However singing their feelings was shown to work many times; Puck wins over Mercedes, Jesse wins over Rachel, Sam wins over Quinn, even Will easily wins over Sue - all through song.
Yeah, and how long did those relationships last?
Interestingly Ballads was written by Brad. He didn't write any of the episodes listed above where it worked. Depending on the Writer perhaps?
Episode 14 comes across as a major deconstruction of Dating Do-Si-Do, pointing out that you can't get over your ex immediately or automatically be ready for a relationship when the person you're interested in is available. Finn and Rachel, and Will and Emma fail right out of the gate, and Puck and Quinn are already having problems.
"Laryngitis" and "Funk" played with and deconstructed the idea of Crack Pairing in-universe. The relationship has potential, but ultimately it won't work out because the characters are too different.
Shannon Beiste. Big, tough looking female football coach with a manly voice who breaks down easily (and is heartbreaking when she does) and finds it very hard to handle the mockery she gets for looking and sounding like she does. She can't help it, after all. The only reason she lives up to her name is because of how defensive and insecure she is after being treated like some sort of beast throughout her life because of how she appears. Now admit it, when you first saw her in the season 2 promos you thought she was going to be a tough wrestler type with a heart of steel, a rival whose feelings weren't going to be taken too seriously and maybe used for comedy.
Rachel and Finn can both be read as deconstructions of the stock teen-show heroine and hero. Rachel's ostentatious 'good girl' persona, assumption that she's entitled to be liked, admired and popular because she's talented, and assumption that her life and achievements are the centre of everyone attention (whether positive or negative) as well as her own make her a ramped-up version of a stock 'put-upon' heroine; however, the episodes constantly contradict her own assessment of herself by making it clear that she's really not very important to anyone but herself, that having a good singing voice does not in any way expose her to the same discrimination and difficulties experienced by others such as Artie, Quinn during her pregnancy and Kurt, and that she's just as horrible to everyone around her as the 'mean girls' are to her. Similarly, Finn looks like a standard Nice Guy jock/leader whose Book Dumb appearance hides a smart guy who just needs to have the confidence to follow his own path - romantically or otherwise - in order to make the world a better place. However, it's repeatedly shown that he's heavily invested in staying at the top of the social pyramid, is much more of a follower than a leader, and has no ability to change the culture of WMHS and no real wish to. His genuine lack of intelligence and bad decision-making are also shown to have serious, negative consequences for more people than just himself, and are not compensated for by his occasional flashes of emotional insight.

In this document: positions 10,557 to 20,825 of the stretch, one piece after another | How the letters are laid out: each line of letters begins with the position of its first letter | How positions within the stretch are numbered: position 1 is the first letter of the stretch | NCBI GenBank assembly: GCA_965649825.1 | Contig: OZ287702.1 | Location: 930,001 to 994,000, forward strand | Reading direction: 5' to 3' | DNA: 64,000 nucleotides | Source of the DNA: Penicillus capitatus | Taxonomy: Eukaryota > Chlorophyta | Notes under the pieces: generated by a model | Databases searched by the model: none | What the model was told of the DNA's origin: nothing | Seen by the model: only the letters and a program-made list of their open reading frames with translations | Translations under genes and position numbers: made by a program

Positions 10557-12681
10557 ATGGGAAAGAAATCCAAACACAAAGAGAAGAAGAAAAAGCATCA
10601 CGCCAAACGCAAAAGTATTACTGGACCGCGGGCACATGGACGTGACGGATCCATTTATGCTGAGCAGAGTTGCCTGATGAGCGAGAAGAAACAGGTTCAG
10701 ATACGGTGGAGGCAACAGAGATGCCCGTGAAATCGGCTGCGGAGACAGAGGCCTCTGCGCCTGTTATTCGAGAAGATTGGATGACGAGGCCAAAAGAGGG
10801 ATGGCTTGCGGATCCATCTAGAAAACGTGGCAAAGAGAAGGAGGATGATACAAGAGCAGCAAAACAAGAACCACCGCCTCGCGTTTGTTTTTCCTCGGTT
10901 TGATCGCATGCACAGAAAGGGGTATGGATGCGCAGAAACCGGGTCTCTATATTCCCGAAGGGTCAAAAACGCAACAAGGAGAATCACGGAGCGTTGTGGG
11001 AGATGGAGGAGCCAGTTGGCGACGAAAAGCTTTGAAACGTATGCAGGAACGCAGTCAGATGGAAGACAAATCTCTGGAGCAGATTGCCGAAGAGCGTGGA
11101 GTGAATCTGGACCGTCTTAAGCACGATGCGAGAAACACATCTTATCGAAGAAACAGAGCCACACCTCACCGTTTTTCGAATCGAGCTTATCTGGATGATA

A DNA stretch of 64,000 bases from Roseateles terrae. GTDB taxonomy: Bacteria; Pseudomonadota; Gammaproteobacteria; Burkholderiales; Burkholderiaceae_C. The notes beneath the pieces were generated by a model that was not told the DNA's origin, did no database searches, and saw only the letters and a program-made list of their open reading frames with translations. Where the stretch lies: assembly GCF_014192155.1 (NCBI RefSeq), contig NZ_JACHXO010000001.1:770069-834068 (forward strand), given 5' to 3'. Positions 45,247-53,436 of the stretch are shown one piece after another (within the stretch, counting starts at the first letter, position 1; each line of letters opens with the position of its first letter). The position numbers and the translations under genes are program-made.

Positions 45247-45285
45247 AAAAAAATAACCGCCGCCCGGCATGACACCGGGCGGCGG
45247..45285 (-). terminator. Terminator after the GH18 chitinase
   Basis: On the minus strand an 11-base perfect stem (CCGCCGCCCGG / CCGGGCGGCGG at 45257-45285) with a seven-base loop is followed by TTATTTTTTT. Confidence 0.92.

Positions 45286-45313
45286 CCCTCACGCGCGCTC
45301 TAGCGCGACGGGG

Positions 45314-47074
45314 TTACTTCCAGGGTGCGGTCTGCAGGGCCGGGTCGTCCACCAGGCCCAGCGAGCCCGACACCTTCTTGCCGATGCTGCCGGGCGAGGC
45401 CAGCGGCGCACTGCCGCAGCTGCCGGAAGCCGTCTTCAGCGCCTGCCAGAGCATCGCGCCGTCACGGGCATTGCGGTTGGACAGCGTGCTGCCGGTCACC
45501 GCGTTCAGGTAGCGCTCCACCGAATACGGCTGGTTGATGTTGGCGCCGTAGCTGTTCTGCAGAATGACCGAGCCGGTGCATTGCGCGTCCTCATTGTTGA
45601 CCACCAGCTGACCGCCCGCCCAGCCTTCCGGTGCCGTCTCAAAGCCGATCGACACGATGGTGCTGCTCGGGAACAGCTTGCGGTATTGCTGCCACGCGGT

Holly looks like the Cool Teacher that appears a lot in the media- a "hip" teacher who her students relate to. However, as we see more of her in The Substitute, we see that she doesn't really have her life together and she lacks the ability to truly care for her students, as seen when she doesn't help Mercedes and doesn't even know what her punishment was.
Brittany can be seen as a Deconstruction of the Dumb Blonde stereotype, making her a source of tragedy rather than comedy. Her intelligence seems to be low enough to suggest that she would be unable to cope in the outside world by herself. The faculty, save for Will, look the other way because of her position as a Cheerio, meaning that she never gets any help and no alarm bells go off for an underlying health condition. Plus, in a school where the average students think that a head of broccoli is a toilet brush or that women have prostates, are Britt's non-sequiturs really going to stand out? However, we do seem to be seeing the beginnings of Reconstruction - Although Brittany's continued belief in Santa Claus throws up some challenges for the rest of the club, it does help the other gleeks to get together to do something selfless. Also, her refusal to leave Artie for Santana demonstrates that she sees things in a very black and white, almost childlike way. She does what she thinks is right (and possibly tries to make up for her mistakes because she's realising that cheating with Santana does count) without falling prey to the brattier, more selfish instincts that virtually everyone else in the shows displays in romantic relationships.